Tuesday, November 20, 2012
Voter Fraud in Montana's Senate race? Not so much.
In a recent article published in Explore Big Sky, Gallatin County Vice Chair Tammy Hall made the claim that Tester may have won because of vote fraud. Here’s the part of the article that's relevant:
"Tammy Hall, first vice president for Gallatin County Republican Women, felt the local Republican effort to get out the vote was strong, but said voter fraud in the county was a factor in the outcomes.
“When you’ve got 8,000 people registering to vote on the same day, you’ve lost control,” said Hall, also one of 22 delegates representing Montana at the Republican National Convention in August."
As a political scientist, there’s nothing more annoying than someone who lobs into the body politic claims of voter fraud without a shred of empirical evidence with which to back the claim. Trust is vital in republican government, and without it, our elected officials cannot hope to government. Part of the reason Congress cannot function is the historically low-levels of trust voters have in the institution. Claiming voter fraud when your candidate or party doesn’t win—instead of engaging in a profound retrospection based upon real data—does not help matters. And it certainly doesn’t help your party or candidate plan for the next election if you just put your head in the sand and scream that the other side cheated.
Voter fraud is serious business, but it can be detected using some rather simple statistical tests. Walter Mebane, a political methodologist at the University of Michigan, has written extensively on the matter. Go to his website and see his research. In a chapter in the book Election Fraud (edited by Mike Alvarez, Thad Hall, and Susan Hyde), Mebane proposes the use of a simple statistical test, called the Second Digit Benford’s Law Test for Vote Counts, to detect the likelihood of fraud. Simply put, the digits in a group of numbers are likely to have a particular distribution. Mebane explains:
“Benford’s Law states that in a list of statistical data, such as vote tallies from different precincts, the digits of the numbers that make up those data points follow a specific distribution. In each significant digit position, smaller numerals appear more often than larger numerals. In a set of data that follow Benford’s Law, the first significant digit is the number 1 roughly 30 percent of the time. There is what I call a second-digit Benford’s Law (2BL) distribution when the first digits have no particular pattern but the second digits of the data points do follow the pattern given by Benford’s Law. In this case the second significant digit is 0 (zero) about 12 percent of the time” (Mebane 2008).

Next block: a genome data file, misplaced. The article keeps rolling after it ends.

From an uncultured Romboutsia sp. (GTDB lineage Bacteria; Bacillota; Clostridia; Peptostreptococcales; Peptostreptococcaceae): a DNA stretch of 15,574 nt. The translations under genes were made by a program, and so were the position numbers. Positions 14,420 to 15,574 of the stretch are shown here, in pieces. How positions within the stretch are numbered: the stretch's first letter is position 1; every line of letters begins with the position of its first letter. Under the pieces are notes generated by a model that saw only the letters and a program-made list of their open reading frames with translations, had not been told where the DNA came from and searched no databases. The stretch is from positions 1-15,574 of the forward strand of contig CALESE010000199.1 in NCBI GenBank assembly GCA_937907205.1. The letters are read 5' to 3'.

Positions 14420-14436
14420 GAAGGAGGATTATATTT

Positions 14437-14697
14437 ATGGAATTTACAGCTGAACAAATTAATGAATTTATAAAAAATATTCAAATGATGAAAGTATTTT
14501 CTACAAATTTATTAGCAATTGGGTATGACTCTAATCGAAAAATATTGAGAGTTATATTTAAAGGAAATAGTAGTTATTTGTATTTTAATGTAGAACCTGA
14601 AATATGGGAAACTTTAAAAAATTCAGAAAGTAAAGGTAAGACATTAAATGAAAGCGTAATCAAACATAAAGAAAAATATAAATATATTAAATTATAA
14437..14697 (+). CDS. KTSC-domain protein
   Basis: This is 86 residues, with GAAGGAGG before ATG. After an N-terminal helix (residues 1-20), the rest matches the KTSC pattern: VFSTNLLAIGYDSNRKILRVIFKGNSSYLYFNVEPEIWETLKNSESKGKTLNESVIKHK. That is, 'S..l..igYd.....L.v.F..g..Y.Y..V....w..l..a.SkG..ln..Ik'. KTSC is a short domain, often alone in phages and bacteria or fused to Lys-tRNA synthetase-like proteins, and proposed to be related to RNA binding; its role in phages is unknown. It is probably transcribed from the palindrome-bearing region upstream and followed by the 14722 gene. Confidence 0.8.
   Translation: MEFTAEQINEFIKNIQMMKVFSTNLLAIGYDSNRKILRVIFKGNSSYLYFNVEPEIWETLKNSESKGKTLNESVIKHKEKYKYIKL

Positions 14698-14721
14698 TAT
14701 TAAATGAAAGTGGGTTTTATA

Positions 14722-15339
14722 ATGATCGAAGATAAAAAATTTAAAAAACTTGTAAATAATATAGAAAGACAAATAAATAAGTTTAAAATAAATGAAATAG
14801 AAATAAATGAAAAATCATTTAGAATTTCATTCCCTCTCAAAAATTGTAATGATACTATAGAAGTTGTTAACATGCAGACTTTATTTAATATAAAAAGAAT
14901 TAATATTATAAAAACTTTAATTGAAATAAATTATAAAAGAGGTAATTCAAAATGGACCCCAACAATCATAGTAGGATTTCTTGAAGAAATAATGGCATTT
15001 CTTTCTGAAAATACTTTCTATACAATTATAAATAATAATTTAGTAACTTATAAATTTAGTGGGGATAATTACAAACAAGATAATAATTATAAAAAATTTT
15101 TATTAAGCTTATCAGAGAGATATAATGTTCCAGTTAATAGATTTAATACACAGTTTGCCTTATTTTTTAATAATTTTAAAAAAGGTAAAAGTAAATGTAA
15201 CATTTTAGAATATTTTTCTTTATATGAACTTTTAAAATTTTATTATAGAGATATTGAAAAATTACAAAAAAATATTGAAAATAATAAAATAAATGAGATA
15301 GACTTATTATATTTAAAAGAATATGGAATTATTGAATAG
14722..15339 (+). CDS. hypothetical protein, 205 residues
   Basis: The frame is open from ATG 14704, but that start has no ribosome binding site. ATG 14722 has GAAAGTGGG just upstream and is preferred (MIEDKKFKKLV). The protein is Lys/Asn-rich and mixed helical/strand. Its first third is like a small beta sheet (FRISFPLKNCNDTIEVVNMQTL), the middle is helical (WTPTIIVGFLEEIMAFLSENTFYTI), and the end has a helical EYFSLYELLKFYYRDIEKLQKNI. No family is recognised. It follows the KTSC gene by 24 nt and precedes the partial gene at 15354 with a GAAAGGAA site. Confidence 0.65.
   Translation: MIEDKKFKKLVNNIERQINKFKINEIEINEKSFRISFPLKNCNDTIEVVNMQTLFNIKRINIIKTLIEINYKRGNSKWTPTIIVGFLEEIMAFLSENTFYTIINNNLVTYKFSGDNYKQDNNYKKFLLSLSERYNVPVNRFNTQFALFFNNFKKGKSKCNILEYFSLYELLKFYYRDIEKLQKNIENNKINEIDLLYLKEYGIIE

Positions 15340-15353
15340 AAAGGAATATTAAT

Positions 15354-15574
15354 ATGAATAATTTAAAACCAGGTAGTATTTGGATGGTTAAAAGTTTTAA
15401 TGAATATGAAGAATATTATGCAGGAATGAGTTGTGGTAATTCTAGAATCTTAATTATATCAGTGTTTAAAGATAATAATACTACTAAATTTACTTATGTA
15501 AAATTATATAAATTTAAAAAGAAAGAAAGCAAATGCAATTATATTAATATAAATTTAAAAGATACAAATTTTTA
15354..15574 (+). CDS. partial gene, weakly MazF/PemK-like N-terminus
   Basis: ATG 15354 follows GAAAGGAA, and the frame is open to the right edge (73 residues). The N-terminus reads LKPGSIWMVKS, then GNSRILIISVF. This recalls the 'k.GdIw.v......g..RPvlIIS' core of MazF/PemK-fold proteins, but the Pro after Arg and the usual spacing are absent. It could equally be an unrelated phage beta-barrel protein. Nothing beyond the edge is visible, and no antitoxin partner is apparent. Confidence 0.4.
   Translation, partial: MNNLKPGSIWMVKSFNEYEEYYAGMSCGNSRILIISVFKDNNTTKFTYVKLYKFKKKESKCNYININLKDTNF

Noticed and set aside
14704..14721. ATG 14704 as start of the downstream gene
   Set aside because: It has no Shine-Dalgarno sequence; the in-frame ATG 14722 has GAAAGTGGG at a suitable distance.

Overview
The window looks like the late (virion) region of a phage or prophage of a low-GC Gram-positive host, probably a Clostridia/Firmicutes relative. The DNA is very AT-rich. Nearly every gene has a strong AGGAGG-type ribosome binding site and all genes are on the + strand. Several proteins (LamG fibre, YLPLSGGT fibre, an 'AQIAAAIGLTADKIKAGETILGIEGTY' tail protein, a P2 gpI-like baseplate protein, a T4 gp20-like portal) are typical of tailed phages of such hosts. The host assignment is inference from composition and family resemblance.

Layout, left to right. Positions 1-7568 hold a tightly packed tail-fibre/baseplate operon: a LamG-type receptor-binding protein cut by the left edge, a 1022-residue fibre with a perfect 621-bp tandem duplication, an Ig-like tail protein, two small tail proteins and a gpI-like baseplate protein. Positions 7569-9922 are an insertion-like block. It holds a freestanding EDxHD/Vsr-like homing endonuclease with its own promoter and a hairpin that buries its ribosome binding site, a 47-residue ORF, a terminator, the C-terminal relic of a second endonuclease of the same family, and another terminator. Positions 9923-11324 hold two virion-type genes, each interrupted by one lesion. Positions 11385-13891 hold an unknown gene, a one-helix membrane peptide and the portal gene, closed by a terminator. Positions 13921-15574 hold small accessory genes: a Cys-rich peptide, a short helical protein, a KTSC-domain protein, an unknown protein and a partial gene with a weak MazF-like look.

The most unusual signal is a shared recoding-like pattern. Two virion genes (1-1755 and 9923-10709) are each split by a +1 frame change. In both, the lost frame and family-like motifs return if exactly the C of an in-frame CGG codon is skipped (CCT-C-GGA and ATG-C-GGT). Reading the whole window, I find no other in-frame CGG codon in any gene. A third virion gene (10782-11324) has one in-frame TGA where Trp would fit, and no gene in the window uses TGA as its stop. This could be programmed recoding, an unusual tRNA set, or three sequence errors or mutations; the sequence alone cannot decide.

Very simply put, if we see variation from the Benford’s law in the distribution of the second digit in precinct level vote returns, we have possible evidence of voter fraud. It is not proof of fraud, but it raises the possibility that monkey business may be at work.
Because I’m not a political methodologist and not as smart as Mebane, I searched the web for a routine that would allow me to examine precinct level data in a statistical software package political scientists, economists, and sociologists use called Stata. I found such a routine called Digdis. I installed the routine, downloaded precinct vote totals for the Senate race from the Montana Secretary of State’s website, and ran a quick analysis on the second significant figure of the precinct totals. Here’s a screen capture of the Stata output:
The data show the number of 1-9 digits in the second significant position, the percent expected value in the distribution according to Benford’s Law, the variation from that expected percentage, and the statistical significance of said variation. In no instance does the difference in the expected value from the actual value rise to conventional levels of statistical significance (p<.05).
In other words, across the 794 voting precincts, the vote totals reported in the Senate race show NO STATISTICALLY DISCERNIBLE EVIDENCE OF VOTE FRAUD.
Before screaming about fraud, it might make some sense to learn a little about the likelihood of it and build a solid empirical case based upon quantitative evidence to demonstrate some proof of those claims. To paraphrase Dan Rather, voter fraud in the Senate race? “That dog just don’t hunt”.